Stephen Hawking elaborated in 1974 theoretical arguments about black holes that contradict the theory of general relativity of Albert Einstein. These ideas suggest the existence of something called “Hawking radiation”, which is still controversial today, since Einstein’s proposals have proven to be correct on many occasions from space observations. But that may be about to change thanks to a new detection of gravitational waves.
When two neutron stars collided and created a powerful earthquake in the universe, their gravitational waves traveled through space until scientists were able to detect them on Earth in 2017. This apparently validated the general theory of relativity. But now, examining the recordings of these waves, a pair of physicists believe that they have found evidence that a black hole has appeared there that would actually violate Einstein’s model.
Einsten vs Hawking
In general relativity, black holes are infinitely compacted singularities, surrounded by horizons of smooth events through which no light, energy or matter can escape. Simple and confirmed with all the data that astronomers have managed to collect from black holes so far.
But Hawking said in his articles that the edges of black holes are not that smooth. He established the hypothesis of quantum mechanics that allows Hawking radiation to escape. In short, particles and antiparticles form in pairs for the briefest of moments, from the vacuum of space. They then quickly disintegrate with each other. When this occurs at the limit of the event horizon, there is a likelihood that one member of the pair will form inside, and the other outside, that is, one of the pair’s components could escape the black hole.
As a result, the black hole emits radiation, formed by particles that escape the event horizon, which causes the black hole to lose mass. In the years following this theory, several alternative models emerged where Einstein’s smooth and perfect event horizons would be replaced by more fragile and confusing membranes, in an attempt to validate Hawking’s idea.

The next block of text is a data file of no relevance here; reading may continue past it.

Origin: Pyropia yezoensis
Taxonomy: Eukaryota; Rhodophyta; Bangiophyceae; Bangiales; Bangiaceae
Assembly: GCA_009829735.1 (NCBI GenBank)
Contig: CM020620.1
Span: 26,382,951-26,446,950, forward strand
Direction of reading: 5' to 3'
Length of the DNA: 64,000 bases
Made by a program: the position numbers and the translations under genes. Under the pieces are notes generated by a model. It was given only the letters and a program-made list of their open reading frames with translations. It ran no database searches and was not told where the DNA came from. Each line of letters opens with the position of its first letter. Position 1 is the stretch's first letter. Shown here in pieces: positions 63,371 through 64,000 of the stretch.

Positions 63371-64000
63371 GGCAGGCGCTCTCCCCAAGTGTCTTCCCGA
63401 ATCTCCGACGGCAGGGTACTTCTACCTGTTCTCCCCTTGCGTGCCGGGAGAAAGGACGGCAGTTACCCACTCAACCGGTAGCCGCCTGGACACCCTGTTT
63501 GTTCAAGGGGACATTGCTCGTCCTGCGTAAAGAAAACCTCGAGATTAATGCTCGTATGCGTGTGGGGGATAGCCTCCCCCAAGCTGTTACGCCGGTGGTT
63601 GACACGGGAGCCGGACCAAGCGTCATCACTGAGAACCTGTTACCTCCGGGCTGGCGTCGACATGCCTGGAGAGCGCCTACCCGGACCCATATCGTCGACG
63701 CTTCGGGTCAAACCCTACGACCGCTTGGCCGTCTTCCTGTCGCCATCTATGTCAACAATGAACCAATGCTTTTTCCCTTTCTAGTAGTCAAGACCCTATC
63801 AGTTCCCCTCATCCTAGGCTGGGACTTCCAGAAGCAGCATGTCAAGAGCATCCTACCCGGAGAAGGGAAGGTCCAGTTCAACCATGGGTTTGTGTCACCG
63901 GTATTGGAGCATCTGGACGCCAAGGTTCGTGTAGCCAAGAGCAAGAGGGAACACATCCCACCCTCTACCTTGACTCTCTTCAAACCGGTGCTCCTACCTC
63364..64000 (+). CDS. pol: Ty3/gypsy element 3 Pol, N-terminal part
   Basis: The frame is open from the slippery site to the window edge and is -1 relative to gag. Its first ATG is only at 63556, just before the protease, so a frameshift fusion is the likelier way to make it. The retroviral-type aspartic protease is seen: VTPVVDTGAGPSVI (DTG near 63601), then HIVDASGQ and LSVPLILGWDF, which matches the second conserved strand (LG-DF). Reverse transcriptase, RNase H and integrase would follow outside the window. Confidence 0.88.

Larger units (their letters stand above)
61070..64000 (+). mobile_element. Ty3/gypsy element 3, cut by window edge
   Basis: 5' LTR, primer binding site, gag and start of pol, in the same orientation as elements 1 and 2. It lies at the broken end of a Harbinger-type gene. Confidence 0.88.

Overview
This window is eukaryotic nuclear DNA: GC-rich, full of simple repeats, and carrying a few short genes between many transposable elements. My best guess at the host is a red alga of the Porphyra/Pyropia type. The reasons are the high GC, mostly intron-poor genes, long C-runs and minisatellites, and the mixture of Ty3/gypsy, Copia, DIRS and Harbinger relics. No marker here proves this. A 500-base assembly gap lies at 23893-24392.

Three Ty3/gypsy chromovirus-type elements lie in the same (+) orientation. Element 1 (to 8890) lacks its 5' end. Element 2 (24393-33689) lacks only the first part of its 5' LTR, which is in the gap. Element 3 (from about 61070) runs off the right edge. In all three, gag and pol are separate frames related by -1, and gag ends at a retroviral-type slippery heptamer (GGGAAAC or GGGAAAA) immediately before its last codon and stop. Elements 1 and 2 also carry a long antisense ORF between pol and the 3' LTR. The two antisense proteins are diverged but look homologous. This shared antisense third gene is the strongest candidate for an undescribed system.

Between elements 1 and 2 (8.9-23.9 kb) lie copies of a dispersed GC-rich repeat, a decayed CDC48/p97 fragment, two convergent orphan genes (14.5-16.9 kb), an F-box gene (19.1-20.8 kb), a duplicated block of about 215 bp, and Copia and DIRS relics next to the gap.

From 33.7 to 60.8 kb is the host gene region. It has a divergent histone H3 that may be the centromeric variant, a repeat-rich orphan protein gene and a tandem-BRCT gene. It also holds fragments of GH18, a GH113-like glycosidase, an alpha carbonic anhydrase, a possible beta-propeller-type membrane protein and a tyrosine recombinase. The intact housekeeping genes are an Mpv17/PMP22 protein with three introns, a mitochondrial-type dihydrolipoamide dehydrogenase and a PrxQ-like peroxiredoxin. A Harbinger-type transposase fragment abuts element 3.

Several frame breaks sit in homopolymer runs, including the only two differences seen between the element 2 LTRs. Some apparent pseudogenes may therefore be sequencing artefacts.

More recently, some physicists have predicted that, in the case of newly formed black holes, this cloudiness would be intense enough to reflect gravitational waves, producing a kind of echo.
Echoes and uncertainties
After detecting gravitational waves generated by the collision of neutron stars located in the elliptical galaxy NGC 4993, 130 million light years from Earth, two physicists argue that they found this echo. According to them, a black hole formed when the neutron stars merged, and now it is emitting this signal as if it were an echoing bell and, in a way, “running over” Einsteinian black hole physics.
There is still no certainty about this detection, but if the echo is real, it must be the result of the quantum “confusion” of a black hole, according to the study’s co-author, Niayesh Afshordi, a physicist at the University of Waterloo in Canada. He explains that “in Einstein’s theory of relativity, matter can orbit around black holes at great distances, but it must fall into the black hole near the event horizon.” Therefore, near the black hole, there should be no “loose” material to echo gravitational waves. Even black holes that are surrounded by material discs must have an empty zone around their event horizons, he said.
In contrast, the “time delay” that the two researchers observed in the echoes “can only be explained if some quantum structure is outside the event horizon” of the black hole. But it is important to note that the data from existing gravitational wave detectors is difficult to interpret properly and can result in false positives, which is why there are still doubts.
The study divides the opinion of other scientists. While some found the work compelling, others remain skeptical. Even though the echo is real, researchers still do not know exactly what type of astrophysical object produced the phenomenon; that is, there is still no concrete evidence that the result of the fusion of the stars was really a black hole, or some other short-lived object, such as a hypermassive neutron star.
Regardless of what this data means, it is certainly worth exploring further, and the scientific community agrees. If Hawking’s theory is proven, it could be the beginning of a new era for astrophysics.
Source: Live Science